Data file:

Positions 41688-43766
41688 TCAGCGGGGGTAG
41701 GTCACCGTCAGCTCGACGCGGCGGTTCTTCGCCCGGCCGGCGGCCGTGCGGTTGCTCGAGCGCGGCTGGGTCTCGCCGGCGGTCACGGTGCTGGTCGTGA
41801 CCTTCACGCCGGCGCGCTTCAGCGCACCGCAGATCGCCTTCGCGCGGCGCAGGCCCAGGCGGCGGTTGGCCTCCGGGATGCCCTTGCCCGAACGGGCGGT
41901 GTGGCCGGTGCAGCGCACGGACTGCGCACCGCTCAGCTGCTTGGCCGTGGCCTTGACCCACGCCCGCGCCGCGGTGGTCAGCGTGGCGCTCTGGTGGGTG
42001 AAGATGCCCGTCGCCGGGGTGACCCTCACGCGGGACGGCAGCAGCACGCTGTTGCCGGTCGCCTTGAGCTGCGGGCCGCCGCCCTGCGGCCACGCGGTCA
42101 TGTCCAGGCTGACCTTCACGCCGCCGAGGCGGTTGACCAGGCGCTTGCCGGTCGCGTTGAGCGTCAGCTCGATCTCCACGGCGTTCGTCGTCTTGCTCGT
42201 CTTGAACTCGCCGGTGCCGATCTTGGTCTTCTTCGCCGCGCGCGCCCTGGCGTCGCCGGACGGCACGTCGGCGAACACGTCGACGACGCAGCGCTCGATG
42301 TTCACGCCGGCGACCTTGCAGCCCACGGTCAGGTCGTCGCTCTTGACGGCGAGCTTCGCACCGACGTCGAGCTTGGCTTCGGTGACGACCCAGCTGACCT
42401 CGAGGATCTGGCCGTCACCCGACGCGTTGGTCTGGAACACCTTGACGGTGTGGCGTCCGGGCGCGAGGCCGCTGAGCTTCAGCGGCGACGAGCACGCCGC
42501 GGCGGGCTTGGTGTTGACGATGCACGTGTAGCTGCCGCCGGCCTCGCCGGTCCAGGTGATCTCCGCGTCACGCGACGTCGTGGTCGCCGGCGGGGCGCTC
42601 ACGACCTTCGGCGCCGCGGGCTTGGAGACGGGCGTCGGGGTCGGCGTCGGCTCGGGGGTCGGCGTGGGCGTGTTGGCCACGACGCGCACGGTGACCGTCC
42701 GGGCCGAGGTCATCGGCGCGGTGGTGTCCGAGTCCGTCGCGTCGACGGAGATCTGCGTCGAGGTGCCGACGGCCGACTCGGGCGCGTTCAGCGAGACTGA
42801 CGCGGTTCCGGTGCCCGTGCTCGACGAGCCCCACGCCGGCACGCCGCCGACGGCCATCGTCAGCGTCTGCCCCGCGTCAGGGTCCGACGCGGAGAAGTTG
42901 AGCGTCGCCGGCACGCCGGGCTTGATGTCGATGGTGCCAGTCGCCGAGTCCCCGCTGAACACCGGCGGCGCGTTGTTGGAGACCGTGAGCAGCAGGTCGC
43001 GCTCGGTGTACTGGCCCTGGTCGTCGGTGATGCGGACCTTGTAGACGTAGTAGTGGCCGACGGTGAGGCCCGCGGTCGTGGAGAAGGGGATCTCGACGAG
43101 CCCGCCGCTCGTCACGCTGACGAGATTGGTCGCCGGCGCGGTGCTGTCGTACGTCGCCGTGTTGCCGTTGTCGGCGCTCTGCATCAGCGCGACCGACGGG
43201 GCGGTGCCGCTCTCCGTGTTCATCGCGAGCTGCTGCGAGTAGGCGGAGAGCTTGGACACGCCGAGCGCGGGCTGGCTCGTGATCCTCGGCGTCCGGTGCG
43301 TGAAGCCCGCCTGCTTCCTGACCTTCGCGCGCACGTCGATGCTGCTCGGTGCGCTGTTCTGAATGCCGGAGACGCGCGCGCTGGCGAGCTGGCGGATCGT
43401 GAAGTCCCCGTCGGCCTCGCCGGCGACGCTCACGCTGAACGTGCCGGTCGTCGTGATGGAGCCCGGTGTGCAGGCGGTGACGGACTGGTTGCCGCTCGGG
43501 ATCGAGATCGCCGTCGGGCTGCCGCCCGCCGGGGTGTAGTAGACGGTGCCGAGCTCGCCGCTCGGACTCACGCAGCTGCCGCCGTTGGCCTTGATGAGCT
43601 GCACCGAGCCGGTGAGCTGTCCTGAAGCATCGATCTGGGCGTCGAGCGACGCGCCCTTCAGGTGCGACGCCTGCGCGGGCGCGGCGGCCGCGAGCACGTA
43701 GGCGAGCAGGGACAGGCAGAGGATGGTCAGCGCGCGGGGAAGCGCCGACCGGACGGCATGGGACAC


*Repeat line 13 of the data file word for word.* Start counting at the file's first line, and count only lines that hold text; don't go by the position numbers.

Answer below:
42701 GGGCCGAGGTCATCGGCGCGGTGGTGTCCGAGTCCGTCGCGTCGACGGAGATCTGCGTCGAGGTGCCGACGGCCGACTCGGGCGCGTTCAGCGAGACTGA